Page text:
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Natural theology involves attempts to rationally justify religious belief based on reasoning about experience. The world appears to exhibit order or design, and so, the design argument goes, we are justified in concluding that there must be a divine designer. But what are the cognitive bases of this and other arguments in natural theology? And will revealing the cognitive processes behind these arguments show them to be unjustified or irrational? In A Natural History of Natural Theology: The Cognitive Science of Theology and Philosophy of Religion (MIT Press, 2015), Helen de Cruz of the VU University Amsterdam and Johan de Smedt of Ghent University examine how the findings of cognitive science can and cannot be used to draw conclusions about the rationality of religious belief. They examine the types and role of the cognitive processes at work in these arguments, such as cause and effect and inference to the best explanation. They also consider whether theism provides a good reason for the pervasiveness of religious belief across human societies across time, and argue that the seemingly obvious conclusion that a naturalistic explanation of religious beliefs debunks these beliefs is not at all obvious.

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John Bronsteen, Christopher Buccafusco, and Jonathan S. MasurHappiness and the Law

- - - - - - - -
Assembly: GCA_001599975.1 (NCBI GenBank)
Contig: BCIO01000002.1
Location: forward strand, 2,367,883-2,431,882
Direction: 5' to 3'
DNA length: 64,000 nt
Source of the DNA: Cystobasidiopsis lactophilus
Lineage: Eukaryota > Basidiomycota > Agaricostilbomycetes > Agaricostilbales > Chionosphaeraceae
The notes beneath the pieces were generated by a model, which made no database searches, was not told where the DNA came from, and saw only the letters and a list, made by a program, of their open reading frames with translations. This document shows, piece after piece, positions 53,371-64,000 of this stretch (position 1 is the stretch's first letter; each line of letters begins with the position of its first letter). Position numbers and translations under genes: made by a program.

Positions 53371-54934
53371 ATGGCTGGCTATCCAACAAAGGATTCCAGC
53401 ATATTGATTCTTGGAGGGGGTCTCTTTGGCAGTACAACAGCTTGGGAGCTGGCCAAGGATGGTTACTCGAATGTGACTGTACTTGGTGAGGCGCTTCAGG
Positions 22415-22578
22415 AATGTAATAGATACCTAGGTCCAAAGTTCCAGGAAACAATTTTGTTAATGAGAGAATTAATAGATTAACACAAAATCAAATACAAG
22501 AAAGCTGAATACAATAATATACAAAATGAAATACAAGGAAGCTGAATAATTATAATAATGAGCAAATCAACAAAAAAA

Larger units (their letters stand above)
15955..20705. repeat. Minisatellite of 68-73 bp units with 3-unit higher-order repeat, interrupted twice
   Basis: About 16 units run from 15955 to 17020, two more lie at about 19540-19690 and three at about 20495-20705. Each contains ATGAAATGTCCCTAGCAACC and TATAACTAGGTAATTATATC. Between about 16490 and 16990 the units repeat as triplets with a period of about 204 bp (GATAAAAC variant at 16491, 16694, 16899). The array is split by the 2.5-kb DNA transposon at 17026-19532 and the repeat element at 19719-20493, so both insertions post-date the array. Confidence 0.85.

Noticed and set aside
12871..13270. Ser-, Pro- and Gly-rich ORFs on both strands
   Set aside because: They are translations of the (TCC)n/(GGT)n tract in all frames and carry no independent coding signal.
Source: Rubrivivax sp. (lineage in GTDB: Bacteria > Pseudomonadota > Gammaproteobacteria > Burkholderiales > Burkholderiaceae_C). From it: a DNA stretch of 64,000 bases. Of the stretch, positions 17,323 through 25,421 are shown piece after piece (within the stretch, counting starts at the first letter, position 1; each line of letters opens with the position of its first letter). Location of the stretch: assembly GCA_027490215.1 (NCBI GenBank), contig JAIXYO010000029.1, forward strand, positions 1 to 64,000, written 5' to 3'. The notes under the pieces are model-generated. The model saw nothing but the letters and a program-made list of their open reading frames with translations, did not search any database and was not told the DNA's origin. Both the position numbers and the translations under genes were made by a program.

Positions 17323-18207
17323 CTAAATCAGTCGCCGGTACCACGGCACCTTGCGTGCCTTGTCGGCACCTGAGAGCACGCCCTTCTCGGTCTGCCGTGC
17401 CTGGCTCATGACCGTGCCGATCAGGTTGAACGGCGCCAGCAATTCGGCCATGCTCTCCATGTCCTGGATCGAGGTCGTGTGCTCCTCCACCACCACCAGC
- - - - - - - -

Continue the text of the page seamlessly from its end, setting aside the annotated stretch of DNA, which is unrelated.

May 12, 2015

In their new book Happiness and the Law (University of Chicago Press 2014), John Bronsteen, Christopher Buccafusco, and Jonathan S. Masur argue through the use of hedonic psychological data that we should consider happiness when determining the best ways to effectuate law. In this podcast Buccafusco, Associate Professor of Law and Co-Director of the Center for Empirical Studies of […]

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Matthew M. HeatonBlack Skin, White Coats: Nigerian Psychiatrists, Decolonization, and the Globalization of Psychiatry

April 27, 2015

In Black Skin, White Coats: Nigerian Psychiatrists, Decolonization, and the Globalization of Psychiatry (Ohio University Press, 2013), Matthew M. Heaton explores changes in psychiatric theory and practice during the decolonization of European empires in Africa in the mid-twentieth century. His story follows the transcultural Nigerian psychiatrists who tried to transform the discourse around and treatment of mental illness […]

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Wayne WuAttention

April 15, 2015

The mental phenomenon of attention is often thought of metaphorically as a kind of spotlight: we focus our attention on a particular item or task, our attention is divided or diffused when we try to text and drive at the same time, and our attention is captured when we suddenly hear our name pop out […]

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Rick StrassmanDMT and the Soul of Prophecy: A New Science of Spiritual Revelation in the Hebrew Bible

March 15, 2015